The Gentleman's House; Or, How to Plan English Residences, from the Parsonage to the Palace with Tables of Accomodation and Cost, and a Series of Sele

The Gentleman's House; Or, How to Plan English Residences, from the Parsonage to the Palace with Tables of Accomodation and Cost, and a Series of Sele

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Description

This historic book may have numerous typos and missing text. Purchasers can download a free scanned copy of the original book (without typos) from the publisher. Not indexed. Not illustrated. 1865 edition. Excerpt: ... special Dinner-Stair (or by adapting the Men-servants' Stair to the purpose), or by using a Lift; the transmission of smells, however, may possibly be increased by such means, and the plan of the external Kitchen door is still well worthy of consideration. (Plate XXXVII.) Again, with a Basement-Kitchen we have to avoid the placing of its windows under those of any room where the smells will be unwelcome, --as also the placing of the kitchen itself under any room where its heat will be unwelcome; the hood over the cooking-apparatus is especially necessary. As the position of the Kitchen governs the arrangement of its accessories, --Scullery, Ladders, &C., --it need only be remarked here that all these must be kept in view in determining such position. The relations which they bear to the Kitchen will be treated of in dealing with them in their order. The relations of other Offices to the Kitchen will be taken up in the same way in the chapters on the Servants'-Hall, Housekeeper's-room, Steward's-room, Still-room, &C., and in the chapter on Thoroughfares and General Plan. In some of the largest houses there is provided, as separate from the Cooking-Kitchen, an apartment under the name of Outer-Kitchen. There is no Still-room (which see) in such a case; this apartment being made to serve all its purposes, and others of like character, the making of the pastry for example. Here also the lady of the house may come to confer with the cook or to give directions in respect of the kitchen department. The fixtures and furniture will be very nearly such as are usual in the Housekeeper's-room (which see), with a dresser and centre table, and perhaps rails for dishcovers, the copper vessels being left in the Cooking-Kitchen. The Cook's-Room (see thisshow more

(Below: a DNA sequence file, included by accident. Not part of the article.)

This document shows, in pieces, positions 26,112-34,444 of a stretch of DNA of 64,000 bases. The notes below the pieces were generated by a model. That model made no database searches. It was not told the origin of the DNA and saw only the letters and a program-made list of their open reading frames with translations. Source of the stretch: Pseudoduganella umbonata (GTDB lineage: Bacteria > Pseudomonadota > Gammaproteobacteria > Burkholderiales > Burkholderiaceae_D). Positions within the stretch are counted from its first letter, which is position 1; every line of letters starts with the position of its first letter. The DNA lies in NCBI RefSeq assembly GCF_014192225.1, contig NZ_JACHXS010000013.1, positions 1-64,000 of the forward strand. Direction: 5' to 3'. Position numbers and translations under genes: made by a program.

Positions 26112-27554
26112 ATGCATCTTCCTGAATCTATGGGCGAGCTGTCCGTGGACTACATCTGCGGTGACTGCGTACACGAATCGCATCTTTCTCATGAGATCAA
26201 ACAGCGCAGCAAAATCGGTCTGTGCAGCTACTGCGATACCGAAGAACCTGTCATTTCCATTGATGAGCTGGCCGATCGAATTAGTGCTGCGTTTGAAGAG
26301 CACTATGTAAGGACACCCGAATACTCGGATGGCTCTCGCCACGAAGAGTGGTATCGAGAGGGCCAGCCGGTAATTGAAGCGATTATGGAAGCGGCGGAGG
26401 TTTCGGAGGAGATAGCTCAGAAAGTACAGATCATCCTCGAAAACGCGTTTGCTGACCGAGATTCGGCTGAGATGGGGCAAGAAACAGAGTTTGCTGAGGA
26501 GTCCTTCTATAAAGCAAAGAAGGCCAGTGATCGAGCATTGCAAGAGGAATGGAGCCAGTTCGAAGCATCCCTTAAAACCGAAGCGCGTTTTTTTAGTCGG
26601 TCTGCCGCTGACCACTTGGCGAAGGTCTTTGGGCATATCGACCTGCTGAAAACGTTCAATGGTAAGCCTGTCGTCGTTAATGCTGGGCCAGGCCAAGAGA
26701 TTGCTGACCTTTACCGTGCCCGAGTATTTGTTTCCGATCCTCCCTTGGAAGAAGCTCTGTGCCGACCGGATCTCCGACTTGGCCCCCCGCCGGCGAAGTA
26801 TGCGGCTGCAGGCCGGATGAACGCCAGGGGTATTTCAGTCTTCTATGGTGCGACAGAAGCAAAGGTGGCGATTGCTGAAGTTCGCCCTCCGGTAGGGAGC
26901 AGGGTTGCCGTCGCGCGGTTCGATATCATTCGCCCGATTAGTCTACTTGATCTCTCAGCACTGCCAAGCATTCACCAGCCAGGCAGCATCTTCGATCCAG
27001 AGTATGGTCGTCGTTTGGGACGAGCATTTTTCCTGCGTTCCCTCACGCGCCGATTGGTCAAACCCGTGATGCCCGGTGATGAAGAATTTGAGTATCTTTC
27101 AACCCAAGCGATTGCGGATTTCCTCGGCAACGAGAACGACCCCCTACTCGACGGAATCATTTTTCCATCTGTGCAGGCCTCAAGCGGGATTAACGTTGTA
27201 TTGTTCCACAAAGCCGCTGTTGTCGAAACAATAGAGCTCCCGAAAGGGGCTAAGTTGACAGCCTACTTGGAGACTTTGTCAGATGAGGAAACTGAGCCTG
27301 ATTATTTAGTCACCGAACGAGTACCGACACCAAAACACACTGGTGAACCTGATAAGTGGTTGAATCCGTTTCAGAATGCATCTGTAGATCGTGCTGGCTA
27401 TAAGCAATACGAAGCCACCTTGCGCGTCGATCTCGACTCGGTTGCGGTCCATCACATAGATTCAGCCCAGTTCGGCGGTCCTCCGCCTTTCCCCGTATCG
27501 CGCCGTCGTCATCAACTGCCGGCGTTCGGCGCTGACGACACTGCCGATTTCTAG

Product details

  • Paperback | 180 pages
  • 189 x 246 x 10mm | 331g
  • Rarebooksclub.com
  • Miami Fl, United Kingdom
  • English
  • black & white illustrations
  • 1236590449
  • 9781236590442